Leading into the NFL Draft starting Thursday, April 25th, the Star Tribune will assess the Vikings roster, draft history and college prospects during this eight-part series.

No. 8 need: Quarterbacks
No. 7: Running backs
No. 6: Receivers

Adam Thielen’s four-year extension, worth up to $73 million, signed last week keeps the Vikings’ star receiving duo under contract through the next five seasons. There aren’t many duos who can stake claim as the NFL’s best quite like Thielen and Stefon Diggs, averaging lines of 102 catches, 1,324 yards and 6.5 touchdowns and 83 catches, 935 yards and 8.5 touchdowns, respectively, in the past two seasons. Top-end production and big-money commitments likely lessen the urgency to draft newcomers with early picks this time around.  And Gary Kubiak’s system has previously leaned heavily on ’12 personnel,’ or two receivers and two tight ends.

Level of need
No. 6. The Vikings enter what could be the final season of Laquon Treadwell’s run in Minnesota, but intriguing depth behind their two stars make a high-level investment seem unlikely in the draft. Two of last year’s rookies, Chad Beebe and Brandon Zylstra, are projects with varying skill sets; Beebe the undersized, underneath option and Zylstra the bigger, downfield threat. Jordan Taylor (6-5, 210 pounds) is another big-bodied target who was signed to a one-year deal.

Contract years
Adam Thielen (2024)
Stefon Diggs (2023)
Laquon Treadwell (2019)
Chad Beebe (2020)
Brandon Zylstra (2020)
Jeff Badet (2020)
Jordan Taylor (2019)

Draft history
Rodney Adams (2017, 170th overall)
Stacy Coley (2017, 219th overall)
Laquon Treadwell (2016, 23rd overall)
Moritz Bohringer (2016, 180th overall)
Stefon Diggs (2015, 146th overall)

Don’t forget about
Brandon Zylstra. Because you probably haven’t forgotten Chad Beebe, the training camp standout who earned a game-day activation over Laquon Treadwell in December, this spot goes to the 26-year-old Zylstra. The former CFL star and Cobber was a solid special teams contributor last season while catching his only target for 23 yards. A second NFL offseason could lead to more opportunities.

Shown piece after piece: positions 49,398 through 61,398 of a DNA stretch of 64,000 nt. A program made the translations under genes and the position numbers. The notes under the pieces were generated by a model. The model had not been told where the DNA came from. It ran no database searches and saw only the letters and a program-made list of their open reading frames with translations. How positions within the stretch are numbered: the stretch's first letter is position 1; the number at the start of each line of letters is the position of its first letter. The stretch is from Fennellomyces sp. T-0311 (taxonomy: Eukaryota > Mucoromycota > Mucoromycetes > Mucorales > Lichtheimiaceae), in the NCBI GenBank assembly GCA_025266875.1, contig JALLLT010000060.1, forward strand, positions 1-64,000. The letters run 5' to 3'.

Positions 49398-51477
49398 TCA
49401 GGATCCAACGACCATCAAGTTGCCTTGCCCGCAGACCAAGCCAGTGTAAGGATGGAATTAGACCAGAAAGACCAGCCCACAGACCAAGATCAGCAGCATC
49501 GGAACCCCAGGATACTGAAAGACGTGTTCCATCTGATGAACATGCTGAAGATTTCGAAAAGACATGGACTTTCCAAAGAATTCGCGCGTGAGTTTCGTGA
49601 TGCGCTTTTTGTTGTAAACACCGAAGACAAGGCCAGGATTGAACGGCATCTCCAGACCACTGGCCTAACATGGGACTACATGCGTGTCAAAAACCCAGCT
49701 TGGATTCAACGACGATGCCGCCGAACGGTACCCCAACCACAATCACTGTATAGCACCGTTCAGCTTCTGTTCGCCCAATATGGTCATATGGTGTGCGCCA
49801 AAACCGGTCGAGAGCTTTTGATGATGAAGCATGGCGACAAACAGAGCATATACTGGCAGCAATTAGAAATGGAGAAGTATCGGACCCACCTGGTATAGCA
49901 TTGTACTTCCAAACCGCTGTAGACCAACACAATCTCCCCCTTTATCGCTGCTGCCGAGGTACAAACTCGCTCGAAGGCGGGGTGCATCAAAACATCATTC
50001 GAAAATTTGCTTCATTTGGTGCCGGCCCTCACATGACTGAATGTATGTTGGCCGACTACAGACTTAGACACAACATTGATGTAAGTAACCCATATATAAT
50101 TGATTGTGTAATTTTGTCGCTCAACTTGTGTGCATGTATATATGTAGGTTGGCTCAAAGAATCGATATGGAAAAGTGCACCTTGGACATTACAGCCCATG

Five names to know
WR Hakeem Butler, Iowa State: This would be a splash. A load of a receiver, Butler (6-5, 227 pounds) was simply bigger than his college opponents while racking up more than 2,000 receiving yards and 16 touchdowns the past two seasons. He compiled a highlight reel of shedding arm tackles and outrunning defenders. The questions circle around whether he’s ready for the NFL as a tactician, but there’s little doubt about his physical traits that could make him a second- or third-round pick.

WR Hunter Renfrow, Clemson: Renfrow (pictured above) is a renowned route runner for his age. His weight (5-10, 184 pounds) is a little light for the NFL, but he was a consistent playmaker at Clemson and could grow into an effective slot receiver in the pros. But his plays in clutch moments, including the national championship-winning touchdown as a sophomore over Alabama, could most entice a team in the middle to late rounds.

WR Jazz Ferguson, Northwestern State (La.): Ferguson was a former four-star recruit to LSU before reportedly failing a drug test and transferring to Northwestern State. His 66 catches for 1,117 yards and 13 touchdowns stood tall in the FCS’ Southland Conference. The intrigue is in Ferguson’s potential. He’s a unique mix of size (6-5, 227 pounds) and speed (4.45-second 40-yard dash), making him a likely late-round pick.

WR Andy Isabella, Massachusetts: Isabella’s stock has soared as NFL teams get an up-close look at this former track star’s speed. While his stature (5-9, 188 pounds) could leave him overlooked, Isabella has already proven to possess top-end speed and agility that could make him a menace in the NFL. He trained with ex-Vikings great Randy Moss this spring, preparation preceding his receiver-best 4.31-second time in the 40-yard dash at the combine.

WR Miles Boykin, Notre Dame: Enter the prototypical split end in Boykin (6-4, 220 pounds), who has the physical tools to become a difference maker in the NFL but remains unpolished. He really helped his stock at the combine with a 4.42-second 40 time and a receiver-leading, 43.5-inch vertical. But an NFL team will be drafting potential as Boykin had just one standout season as a senior for the Fighting Irish.

How it’ll happen
Our best guess is the Vikings return to the mid- to late-round well for a receiver or two, paired with more help from undrafted free agency. Depth is better positioned now, with Beebe and Zylstra entering second seasons, than a year ago when the Vikings moved on from Jarius Wright and Michael Floyd. Coaches have high hopes for both reserves.

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